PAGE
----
In 2010-2011, the share of small holders in total holdings was more than 95 percent in the states of Bihar, Daman and Diu, Jammu and Kashmir, Kerala, Tripura and West Bengal. Their share in total operated area ranged between 76 percent and 81 percent. It is important to note that only 2 percent of medium and large holdings in Kerala and 3 percent in Bihar each control 24 percent of operated area. In contrast, Arunachal Pradesh, Punjab and Nagaland have less than 35 percent of total land holdings belonging to smallholders. In other states, the share of small holders in the total number of land holdings in India ranged between 50-60 percent and 90-95 percent in 2010-2011.

The average land holding of small holders is as low as 0.17 hectare in Kerala and about 0.31 hectare in Bihar. It is less than 0.7 hectare in more than half the states in India. With the profusion and proliferation of tiny Landholdings the number and operated area of small holders (less than 2 hectares) has been rising over the years. The largest increase in the share of small holders was observed in Maharastra (15 percent), Gujarat (14 percent) and Odisha (12 percent) in 2010-2011 compared to 1990-1991. The share of small holders in operated area increased by 19 pcrcent in Andhra Pradesh, 23 percent in Odisha and 24 percent in Bihar.

A little different scenario was witnessed in Punjab and Goa, where the share of small holders in agriculture declined between 1990-91 and 2010-2011. Sikkim, Delhi, Lakshadweep and Meghalaya too witnessed a relative decline in the number of small holders and also showing a decline in the area operated by small holders. While in Punjab it fell from 45 percent in 1990-91 to 34 percent in 2010-2011, in Goa the decline was marginal, from 90 percent in 1990-91 to 89 percent in 2010-2011 due to a shift in tourism industry. In Punjab, the share of small holders in total operated area declined from 11 percent in 1990-1991 to 9 percent in 2010-2011. The average size of their holding in Punjab only very marginally increased from 0.98 hectare in 1990-1991 to 1.03 hectare in 2010-2011.

There has been profusion of small holders in rain fed and marginal areas. They operate under a high risk environment, confronted by frequent droughts, floods and other eventualities. Their yield levels are way low than favourable and better-off areas. Most of them are at subsistence level with small marketable surpluses. In a highly competitive and globalised market these peasants face numerous hazards and challenges for their subsistence and survival.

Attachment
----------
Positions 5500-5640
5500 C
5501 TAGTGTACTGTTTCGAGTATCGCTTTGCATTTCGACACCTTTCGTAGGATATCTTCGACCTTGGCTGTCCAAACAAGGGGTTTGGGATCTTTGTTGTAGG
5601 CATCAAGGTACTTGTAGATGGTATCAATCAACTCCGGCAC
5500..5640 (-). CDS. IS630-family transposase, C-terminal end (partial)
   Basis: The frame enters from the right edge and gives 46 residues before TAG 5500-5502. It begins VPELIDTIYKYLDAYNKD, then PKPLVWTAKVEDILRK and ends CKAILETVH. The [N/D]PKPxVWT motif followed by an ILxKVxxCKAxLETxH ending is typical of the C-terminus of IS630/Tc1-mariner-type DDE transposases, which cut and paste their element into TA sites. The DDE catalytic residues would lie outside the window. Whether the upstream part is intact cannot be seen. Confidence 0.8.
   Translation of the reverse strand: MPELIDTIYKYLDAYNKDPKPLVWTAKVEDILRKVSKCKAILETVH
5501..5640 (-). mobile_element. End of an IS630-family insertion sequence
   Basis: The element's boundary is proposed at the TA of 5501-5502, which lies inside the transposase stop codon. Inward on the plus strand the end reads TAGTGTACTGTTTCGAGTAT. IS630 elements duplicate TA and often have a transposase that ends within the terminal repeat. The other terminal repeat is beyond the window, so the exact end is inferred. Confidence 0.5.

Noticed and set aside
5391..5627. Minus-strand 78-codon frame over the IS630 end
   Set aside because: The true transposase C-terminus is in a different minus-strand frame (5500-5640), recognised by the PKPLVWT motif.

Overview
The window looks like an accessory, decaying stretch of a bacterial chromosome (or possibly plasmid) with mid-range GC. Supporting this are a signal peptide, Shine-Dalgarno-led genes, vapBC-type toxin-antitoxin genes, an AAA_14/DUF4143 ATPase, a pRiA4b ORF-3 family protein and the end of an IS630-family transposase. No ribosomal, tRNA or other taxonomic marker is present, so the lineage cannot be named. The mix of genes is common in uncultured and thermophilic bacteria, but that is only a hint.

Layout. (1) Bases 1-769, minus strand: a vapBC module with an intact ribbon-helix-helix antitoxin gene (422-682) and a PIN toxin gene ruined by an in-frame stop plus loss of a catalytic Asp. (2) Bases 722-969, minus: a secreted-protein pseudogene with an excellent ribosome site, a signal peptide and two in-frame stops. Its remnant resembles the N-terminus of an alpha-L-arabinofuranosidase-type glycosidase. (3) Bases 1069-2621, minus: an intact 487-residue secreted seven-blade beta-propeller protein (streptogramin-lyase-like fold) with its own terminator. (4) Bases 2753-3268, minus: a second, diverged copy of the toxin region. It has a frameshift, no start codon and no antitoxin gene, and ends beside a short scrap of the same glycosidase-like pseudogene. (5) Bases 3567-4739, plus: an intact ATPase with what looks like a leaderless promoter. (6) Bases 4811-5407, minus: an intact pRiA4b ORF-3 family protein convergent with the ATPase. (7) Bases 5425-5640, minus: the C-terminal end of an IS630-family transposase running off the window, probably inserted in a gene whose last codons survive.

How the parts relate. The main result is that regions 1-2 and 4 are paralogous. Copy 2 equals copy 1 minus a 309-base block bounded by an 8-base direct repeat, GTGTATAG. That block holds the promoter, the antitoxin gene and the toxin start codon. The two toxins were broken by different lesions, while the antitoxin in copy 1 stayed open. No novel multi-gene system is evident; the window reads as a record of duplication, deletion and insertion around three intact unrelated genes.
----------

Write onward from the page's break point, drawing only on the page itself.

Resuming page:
Mapping of small holders at district level provides a more startling depiction. It is observed that their extent is expanding and operated area on the average, is contracting. In 2010-2011 there were 77 percent of all the districts, had more than 70 percent small holders. In 2000-2001 there were 70 percent districts having 70 percent small holders. Only about 24 percent districts have more than 70 percent operated area in 2010-2011, which was 14 percent in 2000-2001. These historical trends show that over time more districts are housing small holders with lesser operated area for cultivation and as P K Joshi observes, "efforts have been initiated to check such trends". Pauperisation causes destitution and leads to more tension.

These phenomenal developments along with growth of the small and semi-medium holders doing small-scale agriculture and its associated handicrafts (manufacture and domestic industry) mainly based on family labour consumption really form the very core of the economic basis of feudalism, and as the data confirm, it continues to sustain and expand in India, the semi-feudal base and its own old mode of production in the agriculture sector and rural areas of the country. It is in fact, more exacerbated with the competition, inroad and greater penetration of imperialist capital and operation of its comprador big bourgeoisie and merchants in the countryside of India.

It is mischievous, absurd and horrendous, under the anarchic conditions in the existing add prevailing order of things now to preach post revolutionary idea of agriculture, as "basis", and industry as our "future" by the adored 'left" in India, under the present rule and domination of international finance capital in the country. And, actually for this, their Government of West Bengal forcibly occupied peasants' rich ferule land only to serve the big business to establish industry thereby working in collaboration with the international monopoly corporations and imperialist capital at large.

Family Labour